2.144 Samsuki Tang


29 (Sun) May 2011

Samsuki Tang


at Haesong Hoejib

-Gangneung, Gangwon, Republic of Korea-

with W and DJ, MtG, CBD

After camping out on the mountain (see 2.143 Smoked Duck with Buchu and Perilla Leaves in Onion-Wasabi Dressing), we awoke to find the entire range completely engulfed in fog.   At parts along the trail on the way down, we couldn’t see farther than 10 meters ahead.  It was an entirely different experience than what we had encountered on the way up, but fascinating in its own way.  Awesome.

In keeping with our tradition of wrapping up a camping trip by sampling a local delicacy at a famous restaurant in the area, we made a few inquiries and settled on a restaurant called Haeseong Hoejib (해성 횟집) in Gangneung Central Market (강능중앙시장), about 15 kilometers from the mountain range where we’d spent the previous night. The restaurant offered but two dishes: al tang and samsuki tang, a soup made from samsuki fish. None of us had ever heard of samsuki, so we were intrigued.

Our curiosity paid off.  The broth was spicy, garlicky, intensely rich in fish flavor, totally refreshing.  For the sake of comparison, we also ordered a bowl of the al tang, which seemed to be made from the same stock and thus more or less identical to the other but with less fish flavor.  The fish, chopped up into small chunks, was clean and white in taste, a bit chewy in texture, and surrounded by cartilage and black skin and spiny bones, much like a monk fish.  The innards (featured prominently in the photo), from some other unidentified fish, I found to be unpleasantly devoid of taste and nauseatingly spongy, though my companions seemed to enjoy them.  One of us asked, “Are these fish brains?”  Another replied, “Fish don’t have brains that big.”  Overall, the dish was worthy of the hype and worth the extra drive.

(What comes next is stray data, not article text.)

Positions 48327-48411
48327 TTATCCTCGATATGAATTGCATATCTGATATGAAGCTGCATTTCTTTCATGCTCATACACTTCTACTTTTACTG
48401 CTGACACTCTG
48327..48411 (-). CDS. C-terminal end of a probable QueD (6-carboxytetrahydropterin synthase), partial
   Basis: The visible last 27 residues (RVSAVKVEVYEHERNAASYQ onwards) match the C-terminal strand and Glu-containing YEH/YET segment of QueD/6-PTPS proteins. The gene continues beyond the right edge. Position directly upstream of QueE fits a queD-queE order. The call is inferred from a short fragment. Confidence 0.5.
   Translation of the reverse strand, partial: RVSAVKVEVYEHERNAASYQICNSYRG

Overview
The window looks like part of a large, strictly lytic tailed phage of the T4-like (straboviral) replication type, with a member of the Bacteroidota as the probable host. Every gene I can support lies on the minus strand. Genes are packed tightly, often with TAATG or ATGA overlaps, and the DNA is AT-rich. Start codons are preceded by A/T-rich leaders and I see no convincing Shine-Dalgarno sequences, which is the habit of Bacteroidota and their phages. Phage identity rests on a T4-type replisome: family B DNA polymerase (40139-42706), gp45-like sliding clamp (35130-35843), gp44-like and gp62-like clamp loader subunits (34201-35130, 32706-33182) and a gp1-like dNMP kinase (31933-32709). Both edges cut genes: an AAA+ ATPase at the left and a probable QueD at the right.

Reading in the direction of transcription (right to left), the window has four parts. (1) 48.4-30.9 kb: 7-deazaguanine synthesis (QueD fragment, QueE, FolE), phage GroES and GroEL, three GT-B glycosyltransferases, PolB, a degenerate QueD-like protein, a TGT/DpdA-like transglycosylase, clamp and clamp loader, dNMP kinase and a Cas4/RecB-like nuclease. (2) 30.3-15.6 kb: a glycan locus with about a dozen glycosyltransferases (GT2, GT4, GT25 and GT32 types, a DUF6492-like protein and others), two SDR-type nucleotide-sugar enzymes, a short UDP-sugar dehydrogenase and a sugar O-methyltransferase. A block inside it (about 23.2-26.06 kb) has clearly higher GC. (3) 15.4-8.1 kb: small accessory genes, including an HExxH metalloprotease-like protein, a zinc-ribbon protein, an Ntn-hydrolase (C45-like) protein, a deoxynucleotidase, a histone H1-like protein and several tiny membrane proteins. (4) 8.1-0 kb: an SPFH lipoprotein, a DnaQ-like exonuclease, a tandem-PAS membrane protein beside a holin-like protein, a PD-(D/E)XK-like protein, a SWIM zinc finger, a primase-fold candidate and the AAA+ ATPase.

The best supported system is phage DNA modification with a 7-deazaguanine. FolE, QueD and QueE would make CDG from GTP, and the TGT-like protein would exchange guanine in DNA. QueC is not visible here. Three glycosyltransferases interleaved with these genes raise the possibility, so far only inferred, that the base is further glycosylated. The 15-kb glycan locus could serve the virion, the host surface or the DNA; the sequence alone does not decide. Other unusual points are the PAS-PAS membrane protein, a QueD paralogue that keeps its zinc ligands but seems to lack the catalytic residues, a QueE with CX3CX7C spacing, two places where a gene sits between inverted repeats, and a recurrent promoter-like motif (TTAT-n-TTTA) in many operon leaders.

(See also FOODS.)

(See also PLACES.)

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3 thoughts on “2.144 Samsuki Tang

    1. milt, yet another obscure term that i had to google. first, i can’t believe that i never realized what those were. milt seems right. second, i can’t believe i’d never heard that term before. thanks!!

      1. If you’re a fan of obscure food knowledge, check out gastro obscura. Great site, very interesting articles. Not sure if I’ve recommended already 😉

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